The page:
Jahr
2021
Seite(n)
335
Page URI
https://pub.uni-bielefeld.de/record/2959410

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Richter B. The Attention-Hesitation Model. A Non-Intrusive Intervention Strategy for Incremental Smart Home Dialogue Management. Bielefeld: Universität Bielefeld; 2021.
Richter, B. (2021). The Attention-Hesitation Model. A Non-Intrusive Intervention Strategy for Incremental Smart Home Dialogue Management. Bielefeld: Universität Bielefeld. https://doi.org/10.4119/unibi/2959410
Richter, Birte. 2021. The Attention-Hesitation Model. A Non-Intrusive Intervention Strategy for Incremental Smart Home Dialogue Management. Bielefeld: Universität Bielefeld.
Richter, B. (2021). The Attention-Hesitation Model. A Non-Intrusive Intervention Strategy for Incremental Smart Home Dialogue Management. Bielefeld: Universität Bielefeld.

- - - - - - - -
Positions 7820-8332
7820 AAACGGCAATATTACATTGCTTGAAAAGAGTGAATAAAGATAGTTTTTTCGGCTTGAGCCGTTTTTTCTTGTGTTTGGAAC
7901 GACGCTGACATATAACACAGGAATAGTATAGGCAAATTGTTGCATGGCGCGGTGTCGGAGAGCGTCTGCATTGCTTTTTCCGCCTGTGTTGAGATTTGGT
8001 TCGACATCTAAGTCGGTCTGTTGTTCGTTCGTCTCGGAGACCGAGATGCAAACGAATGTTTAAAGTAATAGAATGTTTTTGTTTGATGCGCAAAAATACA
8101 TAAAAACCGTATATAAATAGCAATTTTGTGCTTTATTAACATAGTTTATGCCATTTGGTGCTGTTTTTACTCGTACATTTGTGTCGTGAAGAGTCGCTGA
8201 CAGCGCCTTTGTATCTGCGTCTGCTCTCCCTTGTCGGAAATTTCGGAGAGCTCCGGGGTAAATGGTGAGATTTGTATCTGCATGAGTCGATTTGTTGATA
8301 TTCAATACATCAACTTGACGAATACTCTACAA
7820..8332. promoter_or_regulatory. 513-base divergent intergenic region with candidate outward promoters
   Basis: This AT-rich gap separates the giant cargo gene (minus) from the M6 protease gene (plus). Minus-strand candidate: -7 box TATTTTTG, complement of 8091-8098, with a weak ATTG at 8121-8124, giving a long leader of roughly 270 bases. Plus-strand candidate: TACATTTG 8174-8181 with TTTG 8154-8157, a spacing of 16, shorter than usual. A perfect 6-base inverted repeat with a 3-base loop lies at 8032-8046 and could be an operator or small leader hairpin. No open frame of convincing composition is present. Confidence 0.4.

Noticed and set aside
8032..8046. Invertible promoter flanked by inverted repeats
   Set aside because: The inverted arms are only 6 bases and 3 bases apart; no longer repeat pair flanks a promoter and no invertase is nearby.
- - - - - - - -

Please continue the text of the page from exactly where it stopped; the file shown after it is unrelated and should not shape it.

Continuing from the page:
Richter, B., 2021. The Attention-Hesitation Model. A Non-Intrusive Intervention Strategy for Incremental Smart Home Dialogue Management, Bielefeld: Universität Bielefeld.
B. Richter, The Attention-Hesitation Model. A Non-Intrusive Intervention Strategy for Incremental Smart Home Dialogue Management, Bielefeld: Universität Bielefeld, 2021.
Richter, B.: The Attention-Hesitation Model. A Non-Intrusive Intervention Strategy for Incremental Smart Home Dialogue Management. Universität Bielefeld, Bielefeld (2021).
Richter, Birte. The Attention-Hesitation Model. A Non-Intrusive Intervention Strategy for Incremental Smart Home Dialogue Management. Bielefeld: Universität Bielefeld, 2021.
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2021-11-18T07:44:26Z